On December 9th, The Nietzsche Circle presents with great Vor-Freude, ECCE HOMO: CHAWKY FRENN – ART AS PHILOSOPHY. ECCE HOMO will celebrate the release of Frenn’s new monograph, Art for Life’s Sake, which features essays by Donald Kuspit, Howard Reznikoff, Mark Daniel Cohen and others.
The art of Chawky Frenn takes the eye as the royal road to the soul, and it is astounding how few works of contemporary visual art do that. On the soft bed of exquisite painterly technique, they do contentious battle with the alluring horrors and beckoning powers of destruction that plague the human spirit at its very center. His works are filled with images fused of tenderness and carnage, of passion and destruction, of faith and perfidy, of life and death. Frenn was born in Lebanon, where he spent his first 20 years living through six years of civil war. As Frenn has said, he witnessed, “people killed, sacrificed and terrorized in the name of God, of the Nation, of scared beliefs and basic rights.” It was an experience of “a paradox of clashing realities,” a recognition of the need to seek “meaning amongst the chaos and absurdity.”
However, for Frenn, absurdity is something other than an easy condemnation. As he quotes Nietzsche in one of his exhibition catalogues: “One must have chaos in one, to give birth to a dancing star.” The debt to Nietzsche is evident everywhere in his paintings—in the numerous quotations from Nietzsche included in his catalogues, in paintings such as Homage to Nietzsche, 1998, and in the very title of his museum exhibition, ECCE HOMO. What Frenn obtains of the philosopher is Nietzsche’s sense of “tragic insight”—the recognition that the human heart is riven, caught between the drives toward creation and decay, toward life and death, toward acceptance and slaughter. And yet, not caught, for he recognizes that these opposites are the same, and the human condition is rooted somewhere “beyond good and evil.” You can see the realization in such works as Creation, 1998, a triptych in which a portrait of the artist is partially eclipsed by a skull in profile, and in The Dance, 1998, another triptych in which all the panels couple the artist with the skeleton and, in the center panel, the two do their dance of life and death.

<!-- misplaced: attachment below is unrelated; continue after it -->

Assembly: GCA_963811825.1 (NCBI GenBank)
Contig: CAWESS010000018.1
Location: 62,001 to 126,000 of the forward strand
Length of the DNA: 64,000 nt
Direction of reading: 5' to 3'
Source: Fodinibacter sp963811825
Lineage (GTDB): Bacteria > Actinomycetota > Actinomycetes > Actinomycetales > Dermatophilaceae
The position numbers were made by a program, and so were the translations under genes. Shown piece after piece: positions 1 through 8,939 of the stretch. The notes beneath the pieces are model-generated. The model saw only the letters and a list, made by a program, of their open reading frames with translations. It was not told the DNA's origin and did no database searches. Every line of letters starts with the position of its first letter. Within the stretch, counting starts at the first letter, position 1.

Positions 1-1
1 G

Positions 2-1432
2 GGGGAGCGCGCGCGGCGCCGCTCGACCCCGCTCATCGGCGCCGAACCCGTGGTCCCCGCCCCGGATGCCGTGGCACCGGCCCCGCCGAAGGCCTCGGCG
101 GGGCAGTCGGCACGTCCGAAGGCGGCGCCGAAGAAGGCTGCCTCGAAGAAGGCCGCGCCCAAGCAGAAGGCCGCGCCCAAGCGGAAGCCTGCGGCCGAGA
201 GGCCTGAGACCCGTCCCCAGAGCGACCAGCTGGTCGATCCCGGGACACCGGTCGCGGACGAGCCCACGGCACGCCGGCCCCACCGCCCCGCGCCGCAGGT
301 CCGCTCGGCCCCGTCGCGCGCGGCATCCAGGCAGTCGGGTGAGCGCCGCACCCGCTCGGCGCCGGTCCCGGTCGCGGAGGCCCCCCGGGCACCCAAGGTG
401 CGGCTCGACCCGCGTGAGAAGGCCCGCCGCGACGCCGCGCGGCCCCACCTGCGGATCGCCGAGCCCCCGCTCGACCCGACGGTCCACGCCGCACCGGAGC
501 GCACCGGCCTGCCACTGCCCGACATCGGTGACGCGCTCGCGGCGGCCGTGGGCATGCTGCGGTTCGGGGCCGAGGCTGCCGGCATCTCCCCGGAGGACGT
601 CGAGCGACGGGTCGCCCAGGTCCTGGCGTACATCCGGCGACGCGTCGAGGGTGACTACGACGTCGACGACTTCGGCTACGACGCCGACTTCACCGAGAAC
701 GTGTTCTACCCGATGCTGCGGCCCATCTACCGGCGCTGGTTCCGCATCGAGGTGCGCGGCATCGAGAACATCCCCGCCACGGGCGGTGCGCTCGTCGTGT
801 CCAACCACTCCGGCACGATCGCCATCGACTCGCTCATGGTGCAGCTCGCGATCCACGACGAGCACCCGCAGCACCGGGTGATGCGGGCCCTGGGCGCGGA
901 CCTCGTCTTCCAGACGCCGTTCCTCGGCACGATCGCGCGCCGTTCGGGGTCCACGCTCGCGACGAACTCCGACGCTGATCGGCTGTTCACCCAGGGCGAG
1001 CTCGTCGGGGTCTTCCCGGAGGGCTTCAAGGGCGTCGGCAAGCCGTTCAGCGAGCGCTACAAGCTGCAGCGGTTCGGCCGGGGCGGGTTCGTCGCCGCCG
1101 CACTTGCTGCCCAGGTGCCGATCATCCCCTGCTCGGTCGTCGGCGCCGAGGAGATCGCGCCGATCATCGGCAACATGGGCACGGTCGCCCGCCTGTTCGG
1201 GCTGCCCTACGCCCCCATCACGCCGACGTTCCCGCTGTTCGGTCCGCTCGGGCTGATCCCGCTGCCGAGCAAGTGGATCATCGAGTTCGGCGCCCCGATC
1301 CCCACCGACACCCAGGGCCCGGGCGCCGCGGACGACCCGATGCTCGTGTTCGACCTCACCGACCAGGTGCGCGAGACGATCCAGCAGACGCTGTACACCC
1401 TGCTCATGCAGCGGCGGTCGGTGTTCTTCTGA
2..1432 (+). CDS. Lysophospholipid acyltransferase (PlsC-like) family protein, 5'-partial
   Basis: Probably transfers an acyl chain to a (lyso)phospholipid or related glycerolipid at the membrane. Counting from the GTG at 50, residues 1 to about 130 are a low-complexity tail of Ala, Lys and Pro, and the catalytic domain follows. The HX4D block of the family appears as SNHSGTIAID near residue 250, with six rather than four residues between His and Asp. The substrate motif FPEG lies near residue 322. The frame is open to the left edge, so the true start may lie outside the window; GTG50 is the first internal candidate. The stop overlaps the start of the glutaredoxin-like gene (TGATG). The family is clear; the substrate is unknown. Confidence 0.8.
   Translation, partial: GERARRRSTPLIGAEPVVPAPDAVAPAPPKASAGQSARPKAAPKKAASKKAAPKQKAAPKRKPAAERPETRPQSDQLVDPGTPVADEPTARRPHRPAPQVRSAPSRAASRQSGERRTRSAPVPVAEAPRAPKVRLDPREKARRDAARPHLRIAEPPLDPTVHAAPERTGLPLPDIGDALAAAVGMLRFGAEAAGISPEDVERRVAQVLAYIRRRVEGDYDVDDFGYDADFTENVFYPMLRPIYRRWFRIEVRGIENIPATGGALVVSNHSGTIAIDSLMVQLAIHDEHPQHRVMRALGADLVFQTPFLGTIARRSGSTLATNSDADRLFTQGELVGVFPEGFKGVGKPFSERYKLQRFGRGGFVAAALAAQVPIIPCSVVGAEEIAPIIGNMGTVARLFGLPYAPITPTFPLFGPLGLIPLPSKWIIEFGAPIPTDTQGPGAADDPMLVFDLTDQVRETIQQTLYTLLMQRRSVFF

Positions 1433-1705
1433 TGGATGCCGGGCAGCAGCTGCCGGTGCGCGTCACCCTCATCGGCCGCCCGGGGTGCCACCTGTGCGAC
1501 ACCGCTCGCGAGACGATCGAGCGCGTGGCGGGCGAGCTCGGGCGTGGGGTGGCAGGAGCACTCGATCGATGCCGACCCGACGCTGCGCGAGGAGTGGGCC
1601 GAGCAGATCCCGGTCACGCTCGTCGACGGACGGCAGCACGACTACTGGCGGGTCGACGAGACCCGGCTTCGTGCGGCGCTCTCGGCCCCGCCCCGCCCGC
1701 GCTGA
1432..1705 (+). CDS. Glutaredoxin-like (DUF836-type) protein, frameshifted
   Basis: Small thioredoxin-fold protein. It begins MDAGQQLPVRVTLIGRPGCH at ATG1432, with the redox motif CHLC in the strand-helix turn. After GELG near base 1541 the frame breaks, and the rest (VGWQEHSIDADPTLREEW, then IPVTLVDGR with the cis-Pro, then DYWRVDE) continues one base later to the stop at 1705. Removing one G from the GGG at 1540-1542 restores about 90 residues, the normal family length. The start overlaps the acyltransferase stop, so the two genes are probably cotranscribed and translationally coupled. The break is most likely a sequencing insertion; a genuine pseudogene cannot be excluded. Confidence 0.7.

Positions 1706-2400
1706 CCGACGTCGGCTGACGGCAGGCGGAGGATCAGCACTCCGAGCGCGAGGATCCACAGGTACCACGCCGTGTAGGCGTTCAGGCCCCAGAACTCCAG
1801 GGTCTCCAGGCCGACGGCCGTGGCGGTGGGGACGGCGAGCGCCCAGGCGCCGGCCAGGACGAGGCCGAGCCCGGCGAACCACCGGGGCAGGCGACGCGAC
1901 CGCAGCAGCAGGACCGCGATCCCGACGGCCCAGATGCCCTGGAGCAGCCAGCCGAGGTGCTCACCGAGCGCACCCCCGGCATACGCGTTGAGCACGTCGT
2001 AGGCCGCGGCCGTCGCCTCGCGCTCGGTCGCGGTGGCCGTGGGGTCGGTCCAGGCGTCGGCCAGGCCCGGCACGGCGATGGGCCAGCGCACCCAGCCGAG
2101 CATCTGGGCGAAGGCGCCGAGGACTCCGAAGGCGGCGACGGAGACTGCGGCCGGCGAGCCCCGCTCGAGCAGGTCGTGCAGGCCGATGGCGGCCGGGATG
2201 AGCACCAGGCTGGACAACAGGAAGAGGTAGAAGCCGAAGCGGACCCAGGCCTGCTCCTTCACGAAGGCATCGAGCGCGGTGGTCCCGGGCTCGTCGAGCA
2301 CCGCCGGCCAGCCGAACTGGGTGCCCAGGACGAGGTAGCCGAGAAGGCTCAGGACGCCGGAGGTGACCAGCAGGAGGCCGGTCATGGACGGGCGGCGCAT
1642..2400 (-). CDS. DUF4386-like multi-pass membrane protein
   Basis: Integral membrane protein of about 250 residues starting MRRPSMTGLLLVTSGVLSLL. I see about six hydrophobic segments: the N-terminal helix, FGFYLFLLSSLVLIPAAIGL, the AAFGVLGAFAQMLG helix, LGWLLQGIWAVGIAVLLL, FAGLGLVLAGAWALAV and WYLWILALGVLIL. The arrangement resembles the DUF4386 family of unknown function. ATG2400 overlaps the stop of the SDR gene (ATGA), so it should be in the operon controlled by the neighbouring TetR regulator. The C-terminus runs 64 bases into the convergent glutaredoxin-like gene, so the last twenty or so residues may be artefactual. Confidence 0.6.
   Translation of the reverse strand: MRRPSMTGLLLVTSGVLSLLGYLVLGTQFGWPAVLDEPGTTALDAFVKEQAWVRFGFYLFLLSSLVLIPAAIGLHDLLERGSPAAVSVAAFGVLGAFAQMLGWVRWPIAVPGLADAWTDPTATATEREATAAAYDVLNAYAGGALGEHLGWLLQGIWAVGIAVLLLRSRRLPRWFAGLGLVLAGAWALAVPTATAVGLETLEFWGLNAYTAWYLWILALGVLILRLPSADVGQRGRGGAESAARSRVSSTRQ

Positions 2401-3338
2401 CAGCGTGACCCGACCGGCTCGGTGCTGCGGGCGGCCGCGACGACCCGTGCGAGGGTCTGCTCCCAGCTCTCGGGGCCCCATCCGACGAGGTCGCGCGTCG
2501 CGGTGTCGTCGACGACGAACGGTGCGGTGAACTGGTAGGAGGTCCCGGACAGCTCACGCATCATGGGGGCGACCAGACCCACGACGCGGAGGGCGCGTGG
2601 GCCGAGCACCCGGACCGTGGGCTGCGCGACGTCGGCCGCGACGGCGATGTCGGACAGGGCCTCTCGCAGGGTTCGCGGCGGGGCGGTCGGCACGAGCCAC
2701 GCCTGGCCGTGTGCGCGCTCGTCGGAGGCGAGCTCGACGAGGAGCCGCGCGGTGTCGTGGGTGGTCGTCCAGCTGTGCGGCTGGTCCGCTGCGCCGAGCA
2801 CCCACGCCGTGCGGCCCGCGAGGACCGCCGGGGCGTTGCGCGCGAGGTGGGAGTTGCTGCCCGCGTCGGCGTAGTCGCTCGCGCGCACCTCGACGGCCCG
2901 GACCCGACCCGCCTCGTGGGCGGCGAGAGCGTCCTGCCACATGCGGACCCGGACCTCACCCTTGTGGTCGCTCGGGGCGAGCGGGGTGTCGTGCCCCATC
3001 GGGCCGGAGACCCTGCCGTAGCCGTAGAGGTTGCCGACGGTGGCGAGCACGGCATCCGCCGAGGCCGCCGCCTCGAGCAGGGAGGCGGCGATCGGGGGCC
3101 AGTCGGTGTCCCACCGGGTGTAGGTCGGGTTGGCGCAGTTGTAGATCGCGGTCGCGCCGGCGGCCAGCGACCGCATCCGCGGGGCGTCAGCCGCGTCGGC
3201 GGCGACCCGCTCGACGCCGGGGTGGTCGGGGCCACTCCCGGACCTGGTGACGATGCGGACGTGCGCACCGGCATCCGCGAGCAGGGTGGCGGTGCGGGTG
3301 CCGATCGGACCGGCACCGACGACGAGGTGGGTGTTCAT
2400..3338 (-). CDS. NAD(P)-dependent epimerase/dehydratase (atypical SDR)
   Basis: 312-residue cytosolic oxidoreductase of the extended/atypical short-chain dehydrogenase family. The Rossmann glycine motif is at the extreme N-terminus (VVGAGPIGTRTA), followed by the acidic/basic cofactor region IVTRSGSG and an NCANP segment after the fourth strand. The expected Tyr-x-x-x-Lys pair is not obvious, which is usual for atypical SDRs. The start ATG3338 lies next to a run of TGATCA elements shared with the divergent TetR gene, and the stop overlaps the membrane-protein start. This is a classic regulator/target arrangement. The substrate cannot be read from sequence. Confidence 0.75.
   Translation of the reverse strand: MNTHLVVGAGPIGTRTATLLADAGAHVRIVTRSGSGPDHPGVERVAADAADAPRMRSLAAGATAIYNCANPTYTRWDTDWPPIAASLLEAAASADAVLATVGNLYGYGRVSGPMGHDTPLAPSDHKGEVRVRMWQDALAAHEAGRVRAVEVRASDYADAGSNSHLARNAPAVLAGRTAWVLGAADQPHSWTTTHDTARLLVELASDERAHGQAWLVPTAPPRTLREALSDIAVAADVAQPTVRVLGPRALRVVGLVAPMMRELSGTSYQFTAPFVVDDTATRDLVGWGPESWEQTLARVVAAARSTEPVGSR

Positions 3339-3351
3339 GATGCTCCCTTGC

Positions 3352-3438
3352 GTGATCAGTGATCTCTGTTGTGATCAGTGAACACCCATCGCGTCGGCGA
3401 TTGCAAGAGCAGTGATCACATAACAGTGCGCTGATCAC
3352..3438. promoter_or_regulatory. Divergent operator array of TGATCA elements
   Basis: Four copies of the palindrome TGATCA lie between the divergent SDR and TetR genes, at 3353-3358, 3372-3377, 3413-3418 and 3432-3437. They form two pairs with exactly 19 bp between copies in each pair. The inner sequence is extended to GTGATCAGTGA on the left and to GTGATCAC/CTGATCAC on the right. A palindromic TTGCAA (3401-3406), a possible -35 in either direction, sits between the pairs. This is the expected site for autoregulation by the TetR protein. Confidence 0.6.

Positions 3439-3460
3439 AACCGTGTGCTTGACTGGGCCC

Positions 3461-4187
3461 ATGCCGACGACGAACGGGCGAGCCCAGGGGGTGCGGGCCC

This is art as philosophy, as the most difficult of philosophies, as the knowledge that realizes—in the way Frenn puts it in the title of another painting—Where images stop, philosophy begins, 1997.
Frenn was born in Zahlé, Lebanon and moved to the United States in 1981. He has exhibited nationally and internationally, and has had shows in the US, France, Germany, Lebanon, and Paraguay. In 2000 - 2002, Frenn’s first traveling exhibition, ECCE HOMO, was hosted by Vanderbilt University in Nashville, TN, and other universities and museums throughout the country. For his work, he has received the Blanche E. Colman Award, Mellon Trust, the Basil H. Alkazzi Award, London, the Khalil Gibran Foundation Grant, and others. Frenn will present slides of his paintings and speak about his work. Afterwards, Mark Daniel Cohen will moderate a dialogue with Frenn, then invite the audience for questions. There will be wine, cheese, and fruit. Admission is $5.
To view Frenn’s work, visit his site: http://chawkyfrenn.com
Date: Saturday December 9th
Time: 7:00 PM
Place: Mercy College, 66 West 35th Street, Room 701
Official Website: http://www.nietzschecircle.com
Added by jcrocamo on November 20, 2006